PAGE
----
Everyone has their favorites. That general rule holds true even for critics, with all their high-minded ideas about what art can be and their five-dollar words. Over time, it’s natural that some artists become Great Artists, those who never fail to get critics riled up every time they announce a new release. In the present day, artists such as Kanye West and David Lynch have culled rabidly devoted fanbases that will seemingly praise whatever they put out for the world to see or hear.
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When Kanye West almost grabbed the microphone from Beck at the 2015 Grammys, the audience—to say nothing of the large international audience watching the show—held its breath. Although West didn’t say anything at that time, he did later go on to lambast the Grammys for giving the (ostensibly) coveted Album of the Year award to Beck for Morning Phase over Beyoncé, whose self-titled LP was one of the juggernaut releases of the previous year. West claimed that the Grammys didn’t respect “true artistry”. This leads to the obvious question: have the Grammys, or for that matter any other major awards ceremony, ever used “true artistry” as their main metric? Would it even be possible for them to do so?
The Chicago-based label Air Balloon Tapes has only two compilations to its name, but proceeds for each go to a venue in need. While Compilation #1 supported a Chicago locale, Young Camelot, Compilation #2 is throwing full support behind NYC’s Nola, Darling, the latest in many DIY ventures from scene creator and curator Winston Scarlett. Scarlett, who learned of Air Balloon through a mutual friend, is using this opportunity to also draw attention to some of Brooklyn’s most promising acts and the resulting scene, known as Slackgaze. Contrary to its name, Slackgaze encompasses some of the hardest working bands in the city, and much of it—like the bare bones anti-capitalist garage of Bodega Bay—isn’t exactly shoe gaze. What it is, however, is a good reminder that New York still has bands deserving of spots to play in, Nola, Darling of course being one of them.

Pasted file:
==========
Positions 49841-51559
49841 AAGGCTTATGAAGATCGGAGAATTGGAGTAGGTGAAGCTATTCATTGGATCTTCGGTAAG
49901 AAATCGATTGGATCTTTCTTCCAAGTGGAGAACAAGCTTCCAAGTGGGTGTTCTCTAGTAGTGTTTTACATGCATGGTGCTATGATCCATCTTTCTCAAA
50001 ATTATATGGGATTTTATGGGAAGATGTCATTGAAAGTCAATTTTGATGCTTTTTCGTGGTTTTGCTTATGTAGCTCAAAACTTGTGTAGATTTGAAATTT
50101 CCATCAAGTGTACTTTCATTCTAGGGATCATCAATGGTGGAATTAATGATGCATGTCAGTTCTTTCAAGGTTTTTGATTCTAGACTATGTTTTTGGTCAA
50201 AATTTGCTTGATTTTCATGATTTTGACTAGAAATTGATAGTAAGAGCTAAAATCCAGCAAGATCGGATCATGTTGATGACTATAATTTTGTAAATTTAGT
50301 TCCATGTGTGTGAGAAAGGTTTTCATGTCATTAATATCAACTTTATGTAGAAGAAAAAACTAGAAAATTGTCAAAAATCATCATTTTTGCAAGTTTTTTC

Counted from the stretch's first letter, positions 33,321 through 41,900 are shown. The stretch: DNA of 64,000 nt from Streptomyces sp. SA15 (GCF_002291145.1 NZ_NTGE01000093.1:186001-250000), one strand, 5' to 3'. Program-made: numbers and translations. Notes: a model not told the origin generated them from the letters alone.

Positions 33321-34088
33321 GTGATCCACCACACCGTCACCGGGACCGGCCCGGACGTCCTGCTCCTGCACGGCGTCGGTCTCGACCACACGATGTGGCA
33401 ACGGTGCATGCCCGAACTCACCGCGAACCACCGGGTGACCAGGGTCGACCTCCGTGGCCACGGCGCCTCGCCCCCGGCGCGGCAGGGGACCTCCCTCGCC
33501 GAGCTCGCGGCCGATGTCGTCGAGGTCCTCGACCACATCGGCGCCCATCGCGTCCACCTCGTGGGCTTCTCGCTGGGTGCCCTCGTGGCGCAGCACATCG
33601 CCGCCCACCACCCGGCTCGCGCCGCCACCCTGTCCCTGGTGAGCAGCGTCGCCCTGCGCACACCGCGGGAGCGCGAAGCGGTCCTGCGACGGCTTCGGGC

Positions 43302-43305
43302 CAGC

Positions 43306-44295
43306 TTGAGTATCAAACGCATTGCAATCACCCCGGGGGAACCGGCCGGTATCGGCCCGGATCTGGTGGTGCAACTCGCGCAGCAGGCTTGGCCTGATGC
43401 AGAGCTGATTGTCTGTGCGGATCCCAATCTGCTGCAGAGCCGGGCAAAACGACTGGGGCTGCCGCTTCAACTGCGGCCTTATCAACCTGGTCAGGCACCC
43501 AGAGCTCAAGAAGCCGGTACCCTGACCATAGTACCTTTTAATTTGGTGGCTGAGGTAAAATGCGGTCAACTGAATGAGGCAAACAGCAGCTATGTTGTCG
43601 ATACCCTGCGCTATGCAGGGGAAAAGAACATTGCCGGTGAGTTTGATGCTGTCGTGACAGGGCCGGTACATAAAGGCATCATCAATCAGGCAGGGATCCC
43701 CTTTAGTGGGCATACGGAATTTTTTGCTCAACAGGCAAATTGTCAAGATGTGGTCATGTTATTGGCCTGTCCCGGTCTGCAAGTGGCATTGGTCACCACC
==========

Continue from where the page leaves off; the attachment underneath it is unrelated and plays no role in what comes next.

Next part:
Compilation #2 is released on 1 December 2014. A release show, featuring Chimes, Veda Rays, and other artists on the compilation, will be held 14 December at 3pm, at Nola, Darling.
While the world lost a legendary writer and public figure when Maya Angelou passed earlier this May, fortunately many have found creative and heartwarming ways to celebrate her legacy. Perhaps most creative of all is the forthcoming album Caged Bird Songs, an album that pairs Angelou’s spoken word pieces with hip-hop musical backing. Below you can stream “On Aging”, a track where Angelou’s wise musings on getting older are met with a surprisingly well placed slap bass that could have been straight-ripped from a Rick James album.
With the summer nearing its end, people will undoubtedly soon begin making statements on what the song of the summer of 2014 was. While three months offers some degree of hindsight, it pales in comparison to our ability to see which songs defined the summers of decades previous. Fifty years ago, there wasn’t much media attention devoted to what songs ruled the charts during the warmest months, but thanks to the Billboard charts, we can look back and see what they were. So let’s take a listen to the songs of summers in the ‘60s.
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